Producers of the telecast announced Wednesday that the Tonys will be held Sept. 26 and will air on CBS as well as Paramount+. The usual three-hour event has added a fourth hour.
NEW YORK — The long-delayed Tony Awards have been given a fall air date and a four-hour streaming canvas to celebrate the pandemic-shortened Broadway season that upended the theater world.
Producers of the telecast announced Wednesday that the Tonys will be held Sept. 26 and will air on CBS as well as Paramount+. As if making up for lost time, the usual three-hour event has added a fourth hour.
This year, the award show will start at 7 p.m. ET/4 p.m. PT on Paramount+ exclusively, then two hours later continue on CBS with a live concert event “featuring superstar Broadway entertainers and Tony Award winners re-uniting on stage to perform beloved classics and celebrate the joy and magic of live theater.” Capping the evening will be the awarding of the three top awards: best play, best play revival and best musical.
“There is nothing that compares to the magic of live theater — and we are thrilled to be able to share its celebratory return and the incredible talent and artistry of the abbreviated 2019-2020 season with theater fans everywhere,” said a statement from said Charlotte St. Martin, president of The Broadway League, and Heather Hitchens, president and CEO of the American Theatre Wing.
There was no word on whether there would be a host.
The news was met with excitement from theater fans but with grumbles that the bulk of the awards — the acting, directing and technical ones — would only be accessible to Paramount+ customers. The plan is similar to that employed by the Grammys — the bulk of those awards are streamed in a pre-show event — although that is accessible for free.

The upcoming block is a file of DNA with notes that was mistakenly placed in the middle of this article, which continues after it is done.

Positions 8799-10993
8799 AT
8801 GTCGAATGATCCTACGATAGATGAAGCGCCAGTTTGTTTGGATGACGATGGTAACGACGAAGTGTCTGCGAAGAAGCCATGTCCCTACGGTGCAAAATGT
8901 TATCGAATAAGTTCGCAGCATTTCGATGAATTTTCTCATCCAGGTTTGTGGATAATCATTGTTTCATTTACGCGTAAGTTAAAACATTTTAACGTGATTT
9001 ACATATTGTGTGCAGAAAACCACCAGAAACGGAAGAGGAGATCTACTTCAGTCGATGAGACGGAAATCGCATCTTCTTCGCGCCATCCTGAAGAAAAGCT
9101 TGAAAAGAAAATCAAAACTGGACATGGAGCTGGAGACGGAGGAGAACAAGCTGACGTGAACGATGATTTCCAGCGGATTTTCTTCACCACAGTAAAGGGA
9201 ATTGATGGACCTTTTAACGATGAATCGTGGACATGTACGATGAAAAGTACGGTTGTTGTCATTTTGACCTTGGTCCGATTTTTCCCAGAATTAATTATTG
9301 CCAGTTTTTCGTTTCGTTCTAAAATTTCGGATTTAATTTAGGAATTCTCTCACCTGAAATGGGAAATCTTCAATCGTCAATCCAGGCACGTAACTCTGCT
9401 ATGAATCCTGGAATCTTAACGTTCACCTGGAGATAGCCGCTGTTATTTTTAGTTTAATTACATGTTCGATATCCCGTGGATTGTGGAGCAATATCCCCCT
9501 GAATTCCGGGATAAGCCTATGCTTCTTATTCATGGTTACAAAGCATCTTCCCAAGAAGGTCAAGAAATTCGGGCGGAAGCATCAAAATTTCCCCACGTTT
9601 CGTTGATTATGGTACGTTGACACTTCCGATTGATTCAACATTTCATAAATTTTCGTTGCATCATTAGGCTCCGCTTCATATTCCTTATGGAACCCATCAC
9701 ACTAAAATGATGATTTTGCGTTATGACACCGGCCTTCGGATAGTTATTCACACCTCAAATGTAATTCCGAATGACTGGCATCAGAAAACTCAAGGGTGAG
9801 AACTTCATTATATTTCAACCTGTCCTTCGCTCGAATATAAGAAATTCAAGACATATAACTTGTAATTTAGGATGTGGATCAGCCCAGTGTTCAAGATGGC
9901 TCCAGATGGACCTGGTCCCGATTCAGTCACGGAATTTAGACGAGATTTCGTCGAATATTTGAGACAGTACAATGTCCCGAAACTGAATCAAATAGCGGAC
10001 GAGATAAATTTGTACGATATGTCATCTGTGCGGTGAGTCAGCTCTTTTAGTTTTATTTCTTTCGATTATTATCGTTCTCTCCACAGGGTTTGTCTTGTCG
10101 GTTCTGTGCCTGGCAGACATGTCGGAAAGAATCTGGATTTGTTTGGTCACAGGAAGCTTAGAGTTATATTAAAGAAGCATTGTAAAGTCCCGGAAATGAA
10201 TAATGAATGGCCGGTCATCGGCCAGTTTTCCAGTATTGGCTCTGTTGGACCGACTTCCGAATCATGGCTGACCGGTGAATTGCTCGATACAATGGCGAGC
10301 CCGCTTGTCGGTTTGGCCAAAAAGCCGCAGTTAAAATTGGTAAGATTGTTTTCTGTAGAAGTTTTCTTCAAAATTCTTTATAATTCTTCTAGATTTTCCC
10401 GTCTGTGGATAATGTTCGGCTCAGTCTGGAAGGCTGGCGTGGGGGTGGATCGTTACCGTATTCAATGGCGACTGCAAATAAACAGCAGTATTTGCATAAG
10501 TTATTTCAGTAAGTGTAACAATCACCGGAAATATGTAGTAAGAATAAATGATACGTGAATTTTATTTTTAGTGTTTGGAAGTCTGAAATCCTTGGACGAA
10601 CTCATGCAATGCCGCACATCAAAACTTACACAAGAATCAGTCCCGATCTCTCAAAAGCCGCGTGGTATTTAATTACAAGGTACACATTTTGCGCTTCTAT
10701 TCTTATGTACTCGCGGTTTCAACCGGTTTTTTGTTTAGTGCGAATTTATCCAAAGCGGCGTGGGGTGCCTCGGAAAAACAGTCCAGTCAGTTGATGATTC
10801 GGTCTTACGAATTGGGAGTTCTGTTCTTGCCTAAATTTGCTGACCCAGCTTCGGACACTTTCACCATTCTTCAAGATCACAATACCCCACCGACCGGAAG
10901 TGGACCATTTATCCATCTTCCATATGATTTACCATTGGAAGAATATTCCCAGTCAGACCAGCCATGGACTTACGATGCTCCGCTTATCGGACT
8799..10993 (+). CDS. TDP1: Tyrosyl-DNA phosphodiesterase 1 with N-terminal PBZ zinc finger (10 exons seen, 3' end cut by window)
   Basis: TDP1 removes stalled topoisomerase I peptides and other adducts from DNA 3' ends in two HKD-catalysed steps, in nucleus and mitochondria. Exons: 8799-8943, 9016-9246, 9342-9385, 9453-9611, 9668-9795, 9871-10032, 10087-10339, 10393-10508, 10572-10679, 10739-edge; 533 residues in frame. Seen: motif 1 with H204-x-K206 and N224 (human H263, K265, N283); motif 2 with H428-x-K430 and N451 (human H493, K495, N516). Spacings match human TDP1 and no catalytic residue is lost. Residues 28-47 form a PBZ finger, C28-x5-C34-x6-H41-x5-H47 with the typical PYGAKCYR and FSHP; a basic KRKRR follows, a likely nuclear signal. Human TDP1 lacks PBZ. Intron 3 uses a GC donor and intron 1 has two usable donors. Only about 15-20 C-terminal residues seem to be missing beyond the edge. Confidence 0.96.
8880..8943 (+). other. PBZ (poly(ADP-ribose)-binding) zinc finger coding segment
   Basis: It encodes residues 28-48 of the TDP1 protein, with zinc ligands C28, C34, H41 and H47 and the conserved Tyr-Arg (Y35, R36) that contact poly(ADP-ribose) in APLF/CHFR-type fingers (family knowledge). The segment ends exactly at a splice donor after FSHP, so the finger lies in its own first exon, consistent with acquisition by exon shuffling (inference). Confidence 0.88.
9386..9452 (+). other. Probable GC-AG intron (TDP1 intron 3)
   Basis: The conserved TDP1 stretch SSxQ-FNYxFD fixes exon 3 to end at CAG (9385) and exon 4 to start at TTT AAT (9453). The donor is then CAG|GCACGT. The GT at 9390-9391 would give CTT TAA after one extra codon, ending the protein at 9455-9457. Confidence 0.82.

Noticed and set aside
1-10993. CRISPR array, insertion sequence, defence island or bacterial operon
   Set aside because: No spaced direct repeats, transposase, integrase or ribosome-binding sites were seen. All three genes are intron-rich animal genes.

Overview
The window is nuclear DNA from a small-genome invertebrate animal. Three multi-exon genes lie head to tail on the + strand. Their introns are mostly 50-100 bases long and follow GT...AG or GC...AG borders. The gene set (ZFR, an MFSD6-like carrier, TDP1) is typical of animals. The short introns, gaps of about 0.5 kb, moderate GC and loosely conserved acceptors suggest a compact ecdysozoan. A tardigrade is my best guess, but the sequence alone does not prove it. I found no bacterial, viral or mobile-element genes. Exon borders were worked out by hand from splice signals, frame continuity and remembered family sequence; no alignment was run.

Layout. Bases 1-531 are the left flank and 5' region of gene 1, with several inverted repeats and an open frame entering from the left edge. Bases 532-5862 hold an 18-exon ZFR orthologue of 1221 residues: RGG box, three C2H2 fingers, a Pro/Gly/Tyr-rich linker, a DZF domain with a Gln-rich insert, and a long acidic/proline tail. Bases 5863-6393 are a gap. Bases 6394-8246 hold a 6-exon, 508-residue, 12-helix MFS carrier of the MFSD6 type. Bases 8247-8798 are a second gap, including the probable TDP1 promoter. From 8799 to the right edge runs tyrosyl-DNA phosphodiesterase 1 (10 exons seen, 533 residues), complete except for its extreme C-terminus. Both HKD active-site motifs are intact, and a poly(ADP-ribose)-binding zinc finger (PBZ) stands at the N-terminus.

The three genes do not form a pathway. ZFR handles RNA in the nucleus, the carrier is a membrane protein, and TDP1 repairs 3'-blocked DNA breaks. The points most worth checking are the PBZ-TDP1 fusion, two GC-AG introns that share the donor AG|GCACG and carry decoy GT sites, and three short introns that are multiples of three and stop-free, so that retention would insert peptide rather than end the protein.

Broadway theaters abruptly closed on March 12, 2020, knocking out all shows — including 16 that were still scheduled to open in the spring. Broadway shows have been given the green-light to restart and the first will be “Hadestown” on Sept. 2.
Organizers are looking for a Broadway theater to be the base for the in-person event. But presumably, the Sept. 26 date for the Tonys means that the nominated shows can be ready to perform on the telecast from their respective home theaters to cut down on overcrowding.
This season’s nominations were pulled from just 18 eligible plays and musicals, a fraction of the 34 shows the season before. During most years, there are 26 competitive categories; this year there are 25 with several depleted ones.
The sobering musical “Jagged Little Pill,” which plumbs Alanis Morissette’s 1995 breakthrough album to tell a story of an American family spiraling out of control, has the most nominations with 15.
There are three best musical nominees: “Jagged Little Pill,” “Moulin Rouge: The Musical” and “Tina — The Tina Turner Musical.” And there are five best play nominees: “Grand Horizons,” “The Inheritance,” “Sea Wall/A Life,” “Slave Play” and “The Sound Inside.”
Nipping on the heels of “Jagged Little Pill” for overall numbers of nominations is “Moulin Rouge!,” a jukebox adaptation of Baz Luhrmann’s hyperactive 2001 movie about the goings-on in a turn-of-the-century Parisian nightclub, that got 14 nods.
Two very different offerings are tied with 12: “Tina — The Tina Turner Musical,” which tells the rock icon’s life with songs that include “Let’s Stay Together” and “Proud Mary,” and “Slave Play,” Jeremy O. Harris’ ground-breaking, bracing work that mixes race, sex, taboo desires and class. The dozen nods make “Slave Play” the most nominated play in Tony history.